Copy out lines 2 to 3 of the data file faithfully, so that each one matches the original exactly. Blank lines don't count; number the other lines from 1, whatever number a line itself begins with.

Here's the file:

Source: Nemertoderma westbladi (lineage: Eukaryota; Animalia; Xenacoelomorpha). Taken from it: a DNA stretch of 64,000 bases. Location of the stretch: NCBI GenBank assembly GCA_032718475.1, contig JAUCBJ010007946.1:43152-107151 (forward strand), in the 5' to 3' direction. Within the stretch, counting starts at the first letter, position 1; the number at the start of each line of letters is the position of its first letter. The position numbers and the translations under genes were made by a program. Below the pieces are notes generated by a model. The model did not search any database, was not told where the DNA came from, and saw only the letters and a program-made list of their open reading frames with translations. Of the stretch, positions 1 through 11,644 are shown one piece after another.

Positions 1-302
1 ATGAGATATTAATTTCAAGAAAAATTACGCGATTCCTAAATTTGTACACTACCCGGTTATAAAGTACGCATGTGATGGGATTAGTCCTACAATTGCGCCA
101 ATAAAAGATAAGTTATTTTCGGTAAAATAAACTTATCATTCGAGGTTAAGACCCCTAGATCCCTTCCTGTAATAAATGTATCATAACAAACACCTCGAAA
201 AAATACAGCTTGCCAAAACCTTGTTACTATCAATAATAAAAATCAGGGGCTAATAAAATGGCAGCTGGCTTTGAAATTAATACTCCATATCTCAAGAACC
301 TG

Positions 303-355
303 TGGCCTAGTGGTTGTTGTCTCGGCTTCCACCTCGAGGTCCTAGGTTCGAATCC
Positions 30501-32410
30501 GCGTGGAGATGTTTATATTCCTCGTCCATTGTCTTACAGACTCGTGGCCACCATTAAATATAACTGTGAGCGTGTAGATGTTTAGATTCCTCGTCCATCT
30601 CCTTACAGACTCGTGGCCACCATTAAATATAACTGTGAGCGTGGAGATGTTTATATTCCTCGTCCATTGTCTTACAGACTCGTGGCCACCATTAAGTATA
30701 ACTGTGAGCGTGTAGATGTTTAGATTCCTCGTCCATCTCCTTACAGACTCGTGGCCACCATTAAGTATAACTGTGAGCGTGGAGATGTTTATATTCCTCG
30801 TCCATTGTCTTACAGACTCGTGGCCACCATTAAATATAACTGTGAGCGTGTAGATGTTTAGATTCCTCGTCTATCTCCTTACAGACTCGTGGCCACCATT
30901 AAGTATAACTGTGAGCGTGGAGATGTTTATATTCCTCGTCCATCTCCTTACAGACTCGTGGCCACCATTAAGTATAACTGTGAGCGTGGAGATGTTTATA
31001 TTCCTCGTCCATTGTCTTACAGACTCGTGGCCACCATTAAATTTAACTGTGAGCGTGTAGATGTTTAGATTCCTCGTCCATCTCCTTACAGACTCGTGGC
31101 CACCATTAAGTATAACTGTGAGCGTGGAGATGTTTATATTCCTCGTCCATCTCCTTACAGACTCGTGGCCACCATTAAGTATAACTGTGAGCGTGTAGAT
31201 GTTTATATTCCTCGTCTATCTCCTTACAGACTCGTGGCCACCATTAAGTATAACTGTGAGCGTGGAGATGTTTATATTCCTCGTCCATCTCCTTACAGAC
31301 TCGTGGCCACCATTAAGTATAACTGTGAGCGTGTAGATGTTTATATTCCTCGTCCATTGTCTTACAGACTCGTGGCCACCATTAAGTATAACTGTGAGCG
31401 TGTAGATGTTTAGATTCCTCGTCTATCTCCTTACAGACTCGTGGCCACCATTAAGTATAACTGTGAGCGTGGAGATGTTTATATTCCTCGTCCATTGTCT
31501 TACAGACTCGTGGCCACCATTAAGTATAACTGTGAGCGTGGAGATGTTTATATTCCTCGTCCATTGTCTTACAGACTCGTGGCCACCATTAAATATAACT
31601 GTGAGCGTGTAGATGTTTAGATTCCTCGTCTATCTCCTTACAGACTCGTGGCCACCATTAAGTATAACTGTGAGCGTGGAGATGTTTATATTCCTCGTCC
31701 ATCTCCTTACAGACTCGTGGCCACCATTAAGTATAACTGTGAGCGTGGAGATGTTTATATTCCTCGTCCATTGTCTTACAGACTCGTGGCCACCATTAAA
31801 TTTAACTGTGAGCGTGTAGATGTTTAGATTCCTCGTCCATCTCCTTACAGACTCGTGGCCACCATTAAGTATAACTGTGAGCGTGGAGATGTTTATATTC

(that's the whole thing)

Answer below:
Positions 1-302
1 ATGAGATATTAATTTCAAGAAAAATTACGCGATTCCTAAATTTGTACACTACCCGGTTATAAAGTACGCATGTGATGGGATTAGTCCTACAATTGCGCCA